Study finds people who worry about being short more likely to have ‘dark personality traits’

Study finds people who worry about being short more likely to have ‘dark personality traits’

Any woman who has been on a date will recognize the scene. You enter the bar or restaurant; you are excited and enthusiastic and notice him across the room. He sees you, both of you smiling. Then he stands up and you immediately realize he lied about his height. 5ft 7in but said 6ft.

Among my female friends, this has happened over and over again. In fact, I suspect men lie more about their height on dating apps than their age. But who are they trying to deceive? It seems like such a silly lie – once you see them, it’s game over.

I think that says a lot about the power we have for self-deception. These same men have honestly convinced themselves that they are as tall as they say they are. The irony is that I don’t think women are put off by a man being a few inches away from 6ft, it’s men who lie.

Inevitably, they wonder what it says about their date’s character that they would literally compliment themselves like that.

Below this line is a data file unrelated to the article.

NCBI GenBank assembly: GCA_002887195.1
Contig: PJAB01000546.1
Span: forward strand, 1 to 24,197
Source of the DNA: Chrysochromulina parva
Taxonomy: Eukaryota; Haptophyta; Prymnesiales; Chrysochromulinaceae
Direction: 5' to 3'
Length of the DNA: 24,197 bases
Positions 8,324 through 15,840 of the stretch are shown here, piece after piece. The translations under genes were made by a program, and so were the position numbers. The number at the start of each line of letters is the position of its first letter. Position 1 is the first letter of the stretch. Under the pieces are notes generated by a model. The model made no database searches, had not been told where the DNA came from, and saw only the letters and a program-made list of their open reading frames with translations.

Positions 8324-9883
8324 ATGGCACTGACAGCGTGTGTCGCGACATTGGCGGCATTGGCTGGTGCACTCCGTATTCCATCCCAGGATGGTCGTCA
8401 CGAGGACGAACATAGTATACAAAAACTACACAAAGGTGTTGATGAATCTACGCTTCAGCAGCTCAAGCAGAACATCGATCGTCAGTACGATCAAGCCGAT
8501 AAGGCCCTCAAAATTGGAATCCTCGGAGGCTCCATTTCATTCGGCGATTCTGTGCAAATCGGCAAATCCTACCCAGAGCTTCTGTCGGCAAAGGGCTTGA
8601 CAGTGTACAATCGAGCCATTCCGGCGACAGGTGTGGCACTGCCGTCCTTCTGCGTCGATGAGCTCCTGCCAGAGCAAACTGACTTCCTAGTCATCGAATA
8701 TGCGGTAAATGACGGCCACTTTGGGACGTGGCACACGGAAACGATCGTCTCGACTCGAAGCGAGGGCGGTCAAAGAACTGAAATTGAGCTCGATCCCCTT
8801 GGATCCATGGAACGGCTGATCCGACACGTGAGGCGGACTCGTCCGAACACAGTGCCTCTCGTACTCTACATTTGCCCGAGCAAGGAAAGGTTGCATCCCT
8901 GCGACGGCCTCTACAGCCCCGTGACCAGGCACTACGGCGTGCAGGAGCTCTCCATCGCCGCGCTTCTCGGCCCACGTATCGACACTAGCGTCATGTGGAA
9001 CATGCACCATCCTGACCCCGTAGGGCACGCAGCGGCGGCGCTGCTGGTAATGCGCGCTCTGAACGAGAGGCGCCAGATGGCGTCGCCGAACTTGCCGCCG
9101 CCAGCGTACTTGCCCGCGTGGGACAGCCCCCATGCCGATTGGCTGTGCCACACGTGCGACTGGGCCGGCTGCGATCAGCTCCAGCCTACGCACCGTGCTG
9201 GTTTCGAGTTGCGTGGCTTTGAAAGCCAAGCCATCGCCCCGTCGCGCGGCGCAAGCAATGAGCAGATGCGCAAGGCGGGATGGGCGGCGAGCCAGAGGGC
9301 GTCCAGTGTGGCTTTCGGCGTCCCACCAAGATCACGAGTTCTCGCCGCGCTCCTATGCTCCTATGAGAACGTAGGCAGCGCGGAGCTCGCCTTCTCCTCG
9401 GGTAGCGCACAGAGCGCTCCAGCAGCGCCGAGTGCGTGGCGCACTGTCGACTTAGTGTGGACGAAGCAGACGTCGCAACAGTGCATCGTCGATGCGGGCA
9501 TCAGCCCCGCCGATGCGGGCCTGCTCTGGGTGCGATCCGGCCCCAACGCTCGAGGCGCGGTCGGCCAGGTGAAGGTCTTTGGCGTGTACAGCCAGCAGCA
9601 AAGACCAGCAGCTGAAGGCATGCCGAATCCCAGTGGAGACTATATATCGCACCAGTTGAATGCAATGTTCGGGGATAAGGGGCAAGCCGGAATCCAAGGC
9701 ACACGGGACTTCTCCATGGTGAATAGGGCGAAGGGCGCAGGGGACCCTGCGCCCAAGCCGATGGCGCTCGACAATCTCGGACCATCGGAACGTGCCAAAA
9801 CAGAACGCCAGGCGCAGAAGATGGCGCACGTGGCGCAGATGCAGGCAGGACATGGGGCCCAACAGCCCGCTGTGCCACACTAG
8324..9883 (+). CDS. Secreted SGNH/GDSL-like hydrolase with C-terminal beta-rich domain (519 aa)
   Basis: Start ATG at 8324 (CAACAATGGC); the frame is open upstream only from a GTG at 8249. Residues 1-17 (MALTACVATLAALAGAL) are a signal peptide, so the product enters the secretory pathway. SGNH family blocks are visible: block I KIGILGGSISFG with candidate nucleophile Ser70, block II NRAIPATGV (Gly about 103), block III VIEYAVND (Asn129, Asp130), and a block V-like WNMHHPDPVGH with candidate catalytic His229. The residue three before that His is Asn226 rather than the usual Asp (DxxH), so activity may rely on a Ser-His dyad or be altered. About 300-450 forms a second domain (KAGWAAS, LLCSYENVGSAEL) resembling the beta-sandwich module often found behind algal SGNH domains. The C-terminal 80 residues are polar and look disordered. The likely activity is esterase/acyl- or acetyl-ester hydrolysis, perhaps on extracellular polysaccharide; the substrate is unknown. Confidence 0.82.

Well, according to a new study last week, there may be very real reason to be cautious. It shows that those who worry about little ones are more likely to have “dark personality traits”, including narcissism and psychopathy.

Researchers at Italy’s University of Padua have suggested that when people can’t be “physically awesome”—in other words, tall—they try to be psychologically “awesome,” which can lead to manipulative, cynical behavior and a lack of empathy for others.

But hold on. We all tend to exaggerate our height, convincing ourselves and others that we are taller than we really are, and we are not all psychopaths!

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I always see this concern around height. When I do physicals at my clinic, no one seems to care much about your blood pressure or heart rate, but they are always very interested in measuring your height. And they are almost always disappointed. “Oh, I thought I was taller,” they used to say.

It’s not uncommon for patients to be so convinced I’ve made a mistake that they ask me to measure them again, and each time they’re convinced they’re taller than they really are. No one ever thought they were shorter.

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